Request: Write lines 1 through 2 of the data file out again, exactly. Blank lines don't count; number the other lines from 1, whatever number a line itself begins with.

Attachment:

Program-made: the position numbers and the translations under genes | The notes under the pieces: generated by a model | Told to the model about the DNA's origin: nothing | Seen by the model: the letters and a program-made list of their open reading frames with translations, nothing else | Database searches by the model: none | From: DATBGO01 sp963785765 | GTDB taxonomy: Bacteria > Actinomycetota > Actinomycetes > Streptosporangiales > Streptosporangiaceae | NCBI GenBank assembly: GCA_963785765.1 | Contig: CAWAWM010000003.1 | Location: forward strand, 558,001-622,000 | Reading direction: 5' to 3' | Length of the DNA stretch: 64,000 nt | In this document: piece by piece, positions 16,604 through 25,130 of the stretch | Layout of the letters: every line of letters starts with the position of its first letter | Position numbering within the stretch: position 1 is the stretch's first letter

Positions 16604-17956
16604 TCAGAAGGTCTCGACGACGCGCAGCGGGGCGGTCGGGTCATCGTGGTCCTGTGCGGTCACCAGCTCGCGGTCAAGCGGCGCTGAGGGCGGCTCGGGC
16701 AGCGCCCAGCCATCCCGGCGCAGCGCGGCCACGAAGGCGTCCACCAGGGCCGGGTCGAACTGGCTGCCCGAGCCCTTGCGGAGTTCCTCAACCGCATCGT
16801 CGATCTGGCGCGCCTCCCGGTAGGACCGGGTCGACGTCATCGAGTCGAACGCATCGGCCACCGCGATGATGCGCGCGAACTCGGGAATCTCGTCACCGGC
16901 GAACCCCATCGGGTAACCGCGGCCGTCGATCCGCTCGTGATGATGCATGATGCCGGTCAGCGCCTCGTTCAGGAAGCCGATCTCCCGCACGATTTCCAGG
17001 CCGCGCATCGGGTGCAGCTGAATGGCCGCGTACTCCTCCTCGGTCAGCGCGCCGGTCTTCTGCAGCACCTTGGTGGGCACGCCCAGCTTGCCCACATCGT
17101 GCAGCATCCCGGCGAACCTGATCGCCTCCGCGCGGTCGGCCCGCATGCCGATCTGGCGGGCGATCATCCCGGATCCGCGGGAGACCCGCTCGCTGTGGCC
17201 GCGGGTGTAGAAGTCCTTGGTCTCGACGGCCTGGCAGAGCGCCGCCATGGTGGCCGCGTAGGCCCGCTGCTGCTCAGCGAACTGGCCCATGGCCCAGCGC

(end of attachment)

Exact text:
Program-made: the position numbers and the translations under genes | The notes under the pieces: generated by a model | Told to the model about the DNA's origin: nothing | Seen by the model: the letters and a program-made list of their open reading frames with translations, nothing else | Database searches by the model: none | From: DATBGO01 sp963785765 | GTDB taxonomy: Bacteria > Actinomycetota > Actinomycetes > Streptosporangiales > Streptosporangiaceae | NCBI GenBank assembly: GCA_963785765.1 | Contig: CAWAWM010000003.1 | Location: forward strand, 558,001-622,000 | Reading direction: 5' to 3' | Length of the DNA stretch: 64,000 nt | In this document: piece by piece, positions 16,604 through 25,130 of the stretch | Layout of the letters: every line of letters starts with the position of its first letter | Position numbering within the stretch: position 1 is the stretch's first letter

Positions 16604-17956